We need leaders who can say “No!” to the same tired old compromises that have led us here: No to political party machinations, No to easy appropriation of public funds, No to projects that were never completed, No to one more Nigerian dying on our highway, No to one more talented Nigerian going to waste or going abroad.

We need leaders who will say “Yes!” to the power of example: Yes to declaring their assets even when the law does not demand it; Yes to personal financial and disclosures; Yes to every idea or measure that promotes transparency in government; Yes to nurturing Nigerian institutions and prospects; Yes to nurturing Brand Nigeria.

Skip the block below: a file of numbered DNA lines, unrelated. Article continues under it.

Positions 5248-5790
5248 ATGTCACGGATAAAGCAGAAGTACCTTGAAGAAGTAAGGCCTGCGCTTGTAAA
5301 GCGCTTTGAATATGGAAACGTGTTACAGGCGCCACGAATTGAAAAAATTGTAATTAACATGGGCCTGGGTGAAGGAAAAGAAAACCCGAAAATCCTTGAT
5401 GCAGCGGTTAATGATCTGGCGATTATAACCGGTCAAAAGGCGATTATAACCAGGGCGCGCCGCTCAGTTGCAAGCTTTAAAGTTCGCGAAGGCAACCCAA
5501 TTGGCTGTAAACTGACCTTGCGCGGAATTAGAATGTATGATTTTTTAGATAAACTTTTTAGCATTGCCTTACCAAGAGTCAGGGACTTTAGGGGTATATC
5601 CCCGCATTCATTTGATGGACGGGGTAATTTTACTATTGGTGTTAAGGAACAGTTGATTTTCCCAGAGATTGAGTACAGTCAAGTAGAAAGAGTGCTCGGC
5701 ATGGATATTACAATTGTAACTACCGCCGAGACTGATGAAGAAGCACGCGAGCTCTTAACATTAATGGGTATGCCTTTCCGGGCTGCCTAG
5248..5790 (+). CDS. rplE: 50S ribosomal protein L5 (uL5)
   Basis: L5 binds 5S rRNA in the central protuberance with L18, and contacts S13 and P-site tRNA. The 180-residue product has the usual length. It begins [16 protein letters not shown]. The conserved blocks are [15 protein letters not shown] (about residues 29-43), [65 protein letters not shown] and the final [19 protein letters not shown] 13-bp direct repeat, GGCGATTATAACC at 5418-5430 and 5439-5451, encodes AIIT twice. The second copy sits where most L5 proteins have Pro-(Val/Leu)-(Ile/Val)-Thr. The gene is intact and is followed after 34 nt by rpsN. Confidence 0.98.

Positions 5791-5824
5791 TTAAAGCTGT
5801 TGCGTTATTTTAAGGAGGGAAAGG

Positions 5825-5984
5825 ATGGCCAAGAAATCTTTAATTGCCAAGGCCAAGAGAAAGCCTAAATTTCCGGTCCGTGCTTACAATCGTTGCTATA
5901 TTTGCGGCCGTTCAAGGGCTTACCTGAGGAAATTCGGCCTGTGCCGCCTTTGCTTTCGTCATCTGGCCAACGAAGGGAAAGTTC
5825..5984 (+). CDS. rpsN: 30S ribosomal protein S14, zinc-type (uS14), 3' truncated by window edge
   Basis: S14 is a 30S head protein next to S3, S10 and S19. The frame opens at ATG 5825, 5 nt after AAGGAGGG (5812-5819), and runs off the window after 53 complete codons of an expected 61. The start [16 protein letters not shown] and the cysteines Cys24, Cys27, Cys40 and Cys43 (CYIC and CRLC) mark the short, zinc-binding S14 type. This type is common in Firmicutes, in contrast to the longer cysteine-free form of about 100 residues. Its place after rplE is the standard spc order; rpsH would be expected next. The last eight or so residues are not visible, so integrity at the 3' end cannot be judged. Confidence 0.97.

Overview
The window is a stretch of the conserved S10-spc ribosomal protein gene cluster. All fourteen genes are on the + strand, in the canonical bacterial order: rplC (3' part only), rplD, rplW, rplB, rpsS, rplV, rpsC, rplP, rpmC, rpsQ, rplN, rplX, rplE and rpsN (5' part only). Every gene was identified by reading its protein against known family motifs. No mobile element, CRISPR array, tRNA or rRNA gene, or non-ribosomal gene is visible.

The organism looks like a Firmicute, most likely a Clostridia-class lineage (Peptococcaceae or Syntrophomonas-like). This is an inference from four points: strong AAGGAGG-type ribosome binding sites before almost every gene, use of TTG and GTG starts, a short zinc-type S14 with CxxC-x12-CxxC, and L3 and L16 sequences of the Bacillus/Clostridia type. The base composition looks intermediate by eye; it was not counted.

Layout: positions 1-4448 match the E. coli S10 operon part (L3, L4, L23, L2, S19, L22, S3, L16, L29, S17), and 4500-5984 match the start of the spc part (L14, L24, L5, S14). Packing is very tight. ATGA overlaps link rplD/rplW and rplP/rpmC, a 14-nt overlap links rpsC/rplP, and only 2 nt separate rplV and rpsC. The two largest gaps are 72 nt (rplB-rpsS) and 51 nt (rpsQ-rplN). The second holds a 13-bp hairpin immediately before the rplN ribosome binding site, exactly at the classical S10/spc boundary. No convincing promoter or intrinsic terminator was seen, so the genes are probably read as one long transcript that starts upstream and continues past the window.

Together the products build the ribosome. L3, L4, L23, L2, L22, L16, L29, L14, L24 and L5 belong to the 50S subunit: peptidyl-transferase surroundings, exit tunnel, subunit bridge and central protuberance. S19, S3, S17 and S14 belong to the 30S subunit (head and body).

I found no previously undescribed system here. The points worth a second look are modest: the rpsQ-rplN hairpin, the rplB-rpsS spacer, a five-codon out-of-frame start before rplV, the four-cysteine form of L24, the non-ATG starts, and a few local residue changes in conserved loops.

We need leaders who can see beyond our local politics and processes, and focus on changing Nigeria not in 20 or 30 years, but in three or four or five.  We need people who would inspire our land with their strength, their doggedness and their optimism.  We need people who admit of no obstacle to the greatness of a motivated Nigeria.  We have the men and the women.  We have the land and the water.  We have the friends and their friends.  In the end, we can be whomever we want to be: the wretched of the earth or the eagle in the sky.  

But our so-called leaders must write off the last 50 years as a genuine but not a repeatable error, and—beginning from self—commence the arduous task of rewriting our story.  In my view, there is really little choice left in this matter: those 50th anniversary car bombs in Abuja were no fireworks celebrating our first 50; they are a symbolic and eloquent introduction of our next.